Blogpost # 869  POWER AND LIGHT: Redux

The classic, Greek, “Riddle of the Sphinx,” solved by the Greek hero and later, King, Oedipus, asked, “What walks on four feet in the morning, two feet in the afternoon, and three feet at night?” The eternally, correct answer is Man; who crawls when a baby, walks upright on two feet when an adult, and, later uses a cane (i.e., “three feet”) in old age.

The arcane question, correctly answered by King Oedipus, symbolically, relates to the lifetime changes in humankind’s dynamics of ambulation, and while symbolically, and accurately, descriptive of Man’s empirical, altering prowess, over his lifetime, says nothing about the qualitative changes, taking place concomitant with his human maturation.

One may readily find a plethora of legend and folkloric tales, in the history of Humankind, in which Man is heroically, sung, for his signal acts of bravery, physical strength and prowess. By any reasonable comparison, far less accounts of written praise are dedicated, to Man’s unique and commendable exercise of reason and judgment, when vitally, called upon. The riddling Sphinx, itself, it seems, only concerns itself with physical phenomena.

Society has eternally, worshipped youth and extolled strength and physical fitness. In our contemporary society, for example, major athletes, are remunerated in amounts, so far in excess of academic researchers, professors and scientists as to not be rationally comparable. Such preoccupation with youthfulness, notably, has provided the salient impetus for the Nation’s marketing and advertisement of clothes, cosmetics and other items, perceived to extend youthful appearance. Looking “younger” seems to be an eternally universal preoccupation and the aspirational standard for dress, and sometimes, even judgment.

The irrational and narcissistic, desire to (appear to) arrest the demonstrated advance of the stereotypic, features, naturally associated with aging, has resulted in the extensive commercial production, advertisement and sale of such creams and oils, as are purported to conceal wrinkles, crepe, dry and discolored skin, bags under the eyes, tighten throat surfaces, and, generally, fight the natural, visual, and immutable progress of species maturity. Indeed, there is a portion of the cosmetics industry, dedicated to the production, advertisement and public sale of a “cosmetic” substance called, “botulism toxin.” This widely, used, wrinkle-removing, toxin has been medically determined to be capable of attacking the human nervous system, and causing difficulties with breathing. Despite its chemical and medical categorization as being among the most lethal substances known, it, nevertheless, appears to be highly sought after, and used, cosmetically, for its rare and desirable property of removing age wrinkles. This, in our view, is as rationally, and sensible, as removing a wart by amputating the relevant finger.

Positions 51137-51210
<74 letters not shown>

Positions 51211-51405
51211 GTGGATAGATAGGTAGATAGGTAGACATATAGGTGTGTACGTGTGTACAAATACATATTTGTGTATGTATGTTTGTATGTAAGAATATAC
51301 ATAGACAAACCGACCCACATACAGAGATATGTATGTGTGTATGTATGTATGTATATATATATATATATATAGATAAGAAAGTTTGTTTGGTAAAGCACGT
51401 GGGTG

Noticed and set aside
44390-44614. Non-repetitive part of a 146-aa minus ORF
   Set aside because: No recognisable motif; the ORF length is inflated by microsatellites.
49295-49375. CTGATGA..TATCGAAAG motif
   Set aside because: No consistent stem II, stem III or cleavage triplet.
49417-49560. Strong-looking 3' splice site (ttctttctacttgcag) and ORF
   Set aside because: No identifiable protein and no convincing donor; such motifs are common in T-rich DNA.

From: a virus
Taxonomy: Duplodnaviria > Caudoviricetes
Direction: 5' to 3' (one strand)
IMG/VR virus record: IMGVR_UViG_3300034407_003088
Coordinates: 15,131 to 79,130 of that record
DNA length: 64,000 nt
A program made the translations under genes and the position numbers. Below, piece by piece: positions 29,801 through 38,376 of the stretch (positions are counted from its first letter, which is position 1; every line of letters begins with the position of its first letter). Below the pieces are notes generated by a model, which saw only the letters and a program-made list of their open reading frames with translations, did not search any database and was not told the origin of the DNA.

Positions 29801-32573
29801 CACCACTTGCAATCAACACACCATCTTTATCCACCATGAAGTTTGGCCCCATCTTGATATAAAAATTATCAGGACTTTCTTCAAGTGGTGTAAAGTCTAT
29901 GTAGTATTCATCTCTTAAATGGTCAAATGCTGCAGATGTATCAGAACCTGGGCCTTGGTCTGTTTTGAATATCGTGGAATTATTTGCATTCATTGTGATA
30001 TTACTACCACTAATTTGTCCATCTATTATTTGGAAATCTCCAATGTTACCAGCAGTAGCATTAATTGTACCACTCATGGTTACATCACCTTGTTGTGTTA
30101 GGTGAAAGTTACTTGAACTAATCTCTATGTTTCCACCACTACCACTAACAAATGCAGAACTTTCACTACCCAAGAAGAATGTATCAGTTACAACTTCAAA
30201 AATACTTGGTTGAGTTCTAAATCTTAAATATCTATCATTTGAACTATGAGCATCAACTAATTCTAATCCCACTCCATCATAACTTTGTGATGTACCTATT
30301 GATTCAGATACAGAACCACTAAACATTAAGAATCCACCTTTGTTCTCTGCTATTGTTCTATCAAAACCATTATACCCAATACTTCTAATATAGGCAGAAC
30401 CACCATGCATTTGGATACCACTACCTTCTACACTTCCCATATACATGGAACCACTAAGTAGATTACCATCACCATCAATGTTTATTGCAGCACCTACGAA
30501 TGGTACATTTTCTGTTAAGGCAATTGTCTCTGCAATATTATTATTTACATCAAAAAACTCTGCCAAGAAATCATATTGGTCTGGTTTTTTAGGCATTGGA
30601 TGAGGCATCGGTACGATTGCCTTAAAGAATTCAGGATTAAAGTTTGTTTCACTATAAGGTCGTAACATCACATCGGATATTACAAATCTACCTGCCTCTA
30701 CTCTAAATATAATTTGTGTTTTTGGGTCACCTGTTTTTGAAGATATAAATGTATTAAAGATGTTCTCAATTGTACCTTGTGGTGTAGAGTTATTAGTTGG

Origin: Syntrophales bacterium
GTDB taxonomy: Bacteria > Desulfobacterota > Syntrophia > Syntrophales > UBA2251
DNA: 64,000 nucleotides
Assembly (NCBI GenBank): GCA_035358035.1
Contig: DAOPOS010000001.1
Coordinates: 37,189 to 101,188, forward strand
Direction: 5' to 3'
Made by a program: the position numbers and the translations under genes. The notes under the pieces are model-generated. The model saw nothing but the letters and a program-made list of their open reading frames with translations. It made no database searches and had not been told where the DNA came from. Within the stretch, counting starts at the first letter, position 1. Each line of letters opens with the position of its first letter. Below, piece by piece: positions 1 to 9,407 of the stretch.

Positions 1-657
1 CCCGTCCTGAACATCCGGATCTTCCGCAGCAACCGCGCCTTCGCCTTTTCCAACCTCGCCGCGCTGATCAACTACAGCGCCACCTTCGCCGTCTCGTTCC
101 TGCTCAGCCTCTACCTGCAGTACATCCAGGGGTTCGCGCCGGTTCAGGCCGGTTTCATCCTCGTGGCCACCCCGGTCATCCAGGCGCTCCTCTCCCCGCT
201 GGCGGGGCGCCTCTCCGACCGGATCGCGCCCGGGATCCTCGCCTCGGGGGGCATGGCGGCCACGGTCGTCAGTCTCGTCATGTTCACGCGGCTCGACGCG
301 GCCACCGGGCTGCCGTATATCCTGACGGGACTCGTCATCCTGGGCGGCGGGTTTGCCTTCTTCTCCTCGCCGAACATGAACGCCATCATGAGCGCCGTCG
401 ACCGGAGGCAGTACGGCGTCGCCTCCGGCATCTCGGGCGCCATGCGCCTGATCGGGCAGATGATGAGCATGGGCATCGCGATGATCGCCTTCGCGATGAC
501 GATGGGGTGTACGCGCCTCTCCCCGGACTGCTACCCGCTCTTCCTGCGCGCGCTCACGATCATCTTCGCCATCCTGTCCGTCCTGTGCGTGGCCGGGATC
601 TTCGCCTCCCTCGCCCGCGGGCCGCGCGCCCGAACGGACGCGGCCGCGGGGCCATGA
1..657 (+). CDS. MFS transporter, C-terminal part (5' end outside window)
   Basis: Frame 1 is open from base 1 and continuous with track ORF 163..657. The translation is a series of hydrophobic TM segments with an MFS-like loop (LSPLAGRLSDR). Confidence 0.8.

In any fair competition between the natural phenomena of aging, and the most exotic, expensive, designer packaged, creams or ointments, it would be wise to wager on a victory for the aging. It might be still, wiser, to amend one’s personal criteria for happiness.

In addition to the physical features, naturally attendant upon most of us, fortunate enough to enjoy the franchise of life into our older years, there is a corresponding loss of physical strength or power. For the masculine portion of the population, this age-related liability is, at least as disturbing, for many, as the stated, facial and other visible evidence. For those individuals who have not chosen to include, aesthetic and intellectual pursuits in their life, the loss is traumatic. It should be, instructively, noted, that individuals, (male and female), who, have pursued elective areas of personal interest and have developed a wider understanding of themselves and life, in general, may be more reconciled to the dynamic, concomitants of aging.

For contemplative individuals with a developed and mature perspective, the natural decline in physical strength, or power, is sufficiently, compensated, by their unspoken gratitude for the empirical fulfillment of their potential franchise of life, together with an experiential and thoughtful understanding of themselves and a mature perspective on (their) life.  Those who have attained such enlightenment (“light”) are, incomparably, better positioned, mentally and emotionally, to be peacefully, resigned and, indeed, reconciled to aging’s steady erosion of strength (“power”) and are, thus, enabled to contemplate, and be appreciative of their, recently developed, experiential and mature insight.

As declared in an earlier essay, on the subject of aging, one learns, with the advent of maturity, the enlightened lesson, that “old age is not a disease,” but rather, the time for one’s grateful, acknowledgment, of the good fortune to have been granted by nature, the full extent of one’s potential franchise for life, and, hopefully, one fulfilled by a state of achieved enlightenment.


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Retired from the practice of law'; former Editor in Chief of Law Review; Phi Beta Kappa; Poet. Essayist Literature Student and enthusiast.

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